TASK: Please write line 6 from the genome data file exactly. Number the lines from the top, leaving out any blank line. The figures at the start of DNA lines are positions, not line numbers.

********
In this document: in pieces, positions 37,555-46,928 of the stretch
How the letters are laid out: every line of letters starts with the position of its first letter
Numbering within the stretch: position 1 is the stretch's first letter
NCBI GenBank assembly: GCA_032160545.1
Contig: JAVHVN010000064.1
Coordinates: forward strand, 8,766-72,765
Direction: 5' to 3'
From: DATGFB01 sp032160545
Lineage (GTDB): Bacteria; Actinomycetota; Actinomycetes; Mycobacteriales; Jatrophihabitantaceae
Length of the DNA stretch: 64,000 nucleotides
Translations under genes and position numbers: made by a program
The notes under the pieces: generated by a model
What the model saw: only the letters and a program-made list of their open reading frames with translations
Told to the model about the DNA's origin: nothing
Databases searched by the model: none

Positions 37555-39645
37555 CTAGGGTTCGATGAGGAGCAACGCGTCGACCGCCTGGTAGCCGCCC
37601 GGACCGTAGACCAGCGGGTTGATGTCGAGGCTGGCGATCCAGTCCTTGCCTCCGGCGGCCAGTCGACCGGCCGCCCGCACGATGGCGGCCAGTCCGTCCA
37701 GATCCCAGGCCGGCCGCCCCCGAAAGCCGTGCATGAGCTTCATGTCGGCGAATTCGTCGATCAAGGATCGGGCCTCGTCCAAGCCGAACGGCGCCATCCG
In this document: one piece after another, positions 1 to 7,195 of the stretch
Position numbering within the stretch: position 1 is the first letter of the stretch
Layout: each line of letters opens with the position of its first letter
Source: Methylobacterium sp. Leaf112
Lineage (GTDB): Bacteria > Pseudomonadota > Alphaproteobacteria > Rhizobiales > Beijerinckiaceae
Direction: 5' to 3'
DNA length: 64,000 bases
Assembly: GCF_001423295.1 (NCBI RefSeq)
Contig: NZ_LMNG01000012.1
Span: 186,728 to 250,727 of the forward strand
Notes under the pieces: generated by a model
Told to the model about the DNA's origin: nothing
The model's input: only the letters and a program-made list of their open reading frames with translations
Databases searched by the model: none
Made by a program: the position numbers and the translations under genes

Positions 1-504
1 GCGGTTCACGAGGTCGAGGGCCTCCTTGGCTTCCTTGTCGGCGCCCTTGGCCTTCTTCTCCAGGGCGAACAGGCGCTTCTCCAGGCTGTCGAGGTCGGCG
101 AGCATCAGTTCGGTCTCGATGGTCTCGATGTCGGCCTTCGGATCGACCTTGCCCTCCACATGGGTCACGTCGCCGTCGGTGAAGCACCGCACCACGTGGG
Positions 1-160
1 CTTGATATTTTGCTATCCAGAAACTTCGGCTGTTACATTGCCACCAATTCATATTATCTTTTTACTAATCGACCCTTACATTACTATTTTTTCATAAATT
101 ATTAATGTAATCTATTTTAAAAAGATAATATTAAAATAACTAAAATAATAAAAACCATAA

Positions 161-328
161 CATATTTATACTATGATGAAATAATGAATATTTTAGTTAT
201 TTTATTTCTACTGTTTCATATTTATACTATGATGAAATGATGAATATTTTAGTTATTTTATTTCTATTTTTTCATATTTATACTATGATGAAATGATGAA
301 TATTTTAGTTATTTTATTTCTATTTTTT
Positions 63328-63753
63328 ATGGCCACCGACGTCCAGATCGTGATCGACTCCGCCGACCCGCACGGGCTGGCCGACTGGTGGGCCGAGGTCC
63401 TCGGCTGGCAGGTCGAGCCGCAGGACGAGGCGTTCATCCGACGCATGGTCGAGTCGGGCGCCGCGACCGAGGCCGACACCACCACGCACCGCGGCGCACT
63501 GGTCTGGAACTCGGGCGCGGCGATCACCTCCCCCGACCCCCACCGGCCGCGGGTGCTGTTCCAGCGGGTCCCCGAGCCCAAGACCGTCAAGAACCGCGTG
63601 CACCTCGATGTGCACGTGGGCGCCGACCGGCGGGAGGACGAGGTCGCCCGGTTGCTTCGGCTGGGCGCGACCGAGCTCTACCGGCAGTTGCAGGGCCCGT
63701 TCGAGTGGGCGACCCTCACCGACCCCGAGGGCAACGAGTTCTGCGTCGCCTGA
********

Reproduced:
Coordinates: forward strand, 8,766-72,765